A heel spur is a hook that can form on the calcaneus (heel bone) and can also be related to plantar fasciitis (inflammation of the tissue in the foot?s arch). People who have plantar fasciitis often
develop heel spurs. Middle-aged men and women are more prone to heels spurs, but all age groups can be afflicted. Heel spurs can be found through an x-ray, revealing a protruding hook where the
plantar fascia is located.
At the onset of this condition, pain and swelling become present, with discomfort particularly noted as pushing off with the toes occurs during walking. This movement of the foot stretches the fascia
that is already irritated and inflamed. If this condition is allowed to continue, pain is noticed around the heel region because of the newly formed bone, in response to the stress. This results in
the development of the heel spur. It is common among athletes and others who run and jump a significant amount.
The Heel Spur itself is not thought to be painful. Patients who experience pain with Plantar Fasciitis are suffering from inflammation and irritation of the plantar fascia. This the primary cause of
pain and not the Heel Spur. Heel Spurs form in some patients who have plantar fasciitis, and tend to occur in patients who have had the problem for a prolonged period of time. While about 70 % of
patients with plantar fasciitis have a heel spur, X-rays also show about 50 % of patients with no symptoms of plantar fasciitis also have a heel spur.
Heel spurs and plantar fasciitis are diagnosed based on the history of pain and tenderness localized to these areas. They are specifically identified when there is point tenderness at the bottom of
the heel, which makes it difficult to walk barefoot on tile or wood floors. X-ray examination of the foot is used to identify the bony prominence (spur) of the heel bone (calcaneus).
Non Surgical Treatment
Bone spurs rarely require treatment unless they are causing frequent pain or damaging other tissues. Because heel spurs and plantar fasciitis are so closely related, they are usually treated the same
way. Symptomatic treatment involves rest, especially from the activity that is contributing to the condition and making symptoms worse (although this may not be easy to discover, as problems can
manifest several hours or days after the harmful activity has occurred). If you identify the offending activity, ice is recommended immediately following it. Stretching of the calf muscles after a
short warm up is also a good idea and can be helpful. Stretching exercises that gently lengthen the calm muscle will relax the tissue surrounding the heel and should be done several times a day,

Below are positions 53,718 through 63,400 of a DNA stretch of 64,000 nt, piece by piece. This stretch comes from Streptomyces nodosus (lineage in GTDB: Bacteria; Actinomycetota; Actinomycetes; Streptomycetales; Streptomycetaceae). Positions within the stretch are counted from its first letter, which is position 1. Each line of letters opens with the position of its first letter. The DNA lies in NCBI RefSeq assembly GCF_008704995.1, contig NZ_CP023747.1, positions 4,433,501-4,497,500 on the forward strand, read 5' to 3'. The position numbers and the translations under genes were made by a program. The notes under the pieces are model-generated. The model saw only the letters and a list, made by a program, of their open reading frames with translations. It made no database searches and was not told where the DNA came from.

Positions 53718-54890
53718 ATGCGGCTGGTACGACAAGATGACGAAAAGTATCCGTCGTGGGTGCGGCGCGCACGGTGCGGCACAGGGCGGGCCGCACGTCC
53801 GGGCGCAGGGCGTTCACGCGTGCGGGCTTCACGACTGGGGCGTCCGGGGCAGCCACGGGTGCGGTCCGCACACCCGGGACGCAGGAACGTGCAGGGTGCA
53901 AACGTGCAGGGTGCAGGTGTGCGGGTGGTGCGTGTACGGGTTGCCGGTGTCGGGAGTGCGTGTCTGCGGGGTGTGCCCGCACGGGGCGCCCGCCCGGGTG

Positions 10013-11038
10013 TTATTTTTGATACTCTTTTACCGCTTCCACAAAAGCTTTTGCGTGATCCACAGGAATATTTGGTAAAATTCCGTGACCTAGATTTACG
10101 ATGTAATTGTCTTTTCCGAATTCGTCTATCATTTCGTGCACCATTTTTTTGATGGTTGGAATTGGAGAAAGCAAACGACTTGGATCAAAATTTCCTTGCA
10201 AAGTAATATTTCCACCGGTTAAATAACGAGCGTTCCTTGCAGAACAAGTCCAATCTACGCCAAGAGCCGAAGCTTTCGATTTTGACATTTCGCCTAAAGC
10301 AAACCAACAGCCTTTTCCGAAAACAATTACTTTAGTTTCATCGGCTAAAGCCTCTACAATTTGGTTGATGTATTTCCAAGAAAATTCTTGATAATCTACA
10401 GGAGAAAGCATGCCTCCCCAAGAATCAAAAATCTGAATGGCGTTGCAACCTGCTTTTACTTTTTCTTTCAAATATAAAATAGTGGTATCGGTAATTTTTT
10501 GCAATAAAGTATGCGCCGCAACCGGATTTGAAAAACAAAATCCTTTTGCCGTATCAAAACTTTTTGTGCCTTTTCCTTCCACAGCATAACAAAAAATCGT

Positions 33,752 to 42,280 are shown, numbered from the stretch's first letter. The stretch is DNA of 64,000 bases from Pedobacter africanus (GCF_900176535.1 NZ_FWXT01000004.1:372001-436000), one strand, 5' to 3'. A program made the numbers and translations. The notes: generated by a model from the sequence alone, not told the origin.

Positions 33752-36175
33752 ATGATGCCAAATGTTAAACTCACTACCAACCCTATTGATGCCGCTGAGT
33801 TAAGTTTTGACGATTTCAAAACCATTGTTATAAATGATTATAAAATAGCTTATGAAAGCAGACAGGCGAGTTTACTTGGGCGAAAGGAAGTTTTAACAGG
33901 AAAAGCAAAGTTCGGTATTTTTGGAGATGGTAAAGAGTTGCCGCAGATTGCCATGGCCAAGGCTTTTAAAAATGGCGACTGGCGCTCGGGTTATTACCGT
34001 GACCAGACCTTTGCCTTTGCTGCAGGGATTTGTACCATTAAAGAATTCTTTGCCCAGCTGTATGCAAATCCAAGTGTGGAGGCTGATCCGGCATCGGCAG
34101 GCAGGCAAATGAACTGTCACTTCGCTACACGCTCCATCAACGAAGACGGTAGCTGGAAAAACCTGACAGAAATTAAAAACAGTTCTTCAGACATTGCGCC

especially in the morning and after prolonged sitting.
Though conservative treatments for heel spurs work most of the time, there are some cases where we need to take your treatment to the next level. Luckily, with today?s technologies, you can still
often avoid surgery. Some of the advanced technologies to treat a Heel Spur are Platelet Rich Plasma Therapy. Platelet Rich Plasma Therapy (also known as PRP) is one of several regenerative medicine
techniques that University Foot and Ankle Institute has helped bring to foot and ankle care. This amazing in-office procedure allows the growth factors in the blood to be used to actually begin the
healing process again long after your body has given up on healing the area. Heel Pain Shockwave Therapy. Shockwave therapy is a non-invasive procedure done in the office that allows for new blood to
get to the region of fascia damage and help with healing. Results have been excellent with more than 70 percent of patients getting relief with only one treatment. Topaz for Heal Spurs and pain.
Another minimally invasive technology technique is called Coblation Surgery using a Topaz probe. This minimally invasive procedure involves controlled heating of multiple tiny needles that are
inserted through the skin and into the plantar fascia. This process, like PRP and Shockwave therapy, irritates the fascia enough to turn a chronic problem back into an acute problem, greatly
increasing the chances of healing. Heel Spur Surgery. Endoscopic Plantar Fasciotomy is one surgical procedure that we consider to release the tight fascia. University Foot and Ankle Institute has
perfected an endoscopic (camera guided) approach for fascia release to allow rapid healing and limited downtime with minimal pain.
You can help prevent heel spur symptoms from returning by wearing the proper shoes. Customized orthotics and insoles can help relieve pressure. It is important to perform your exercises to help keep
your foot stretched and relaxed.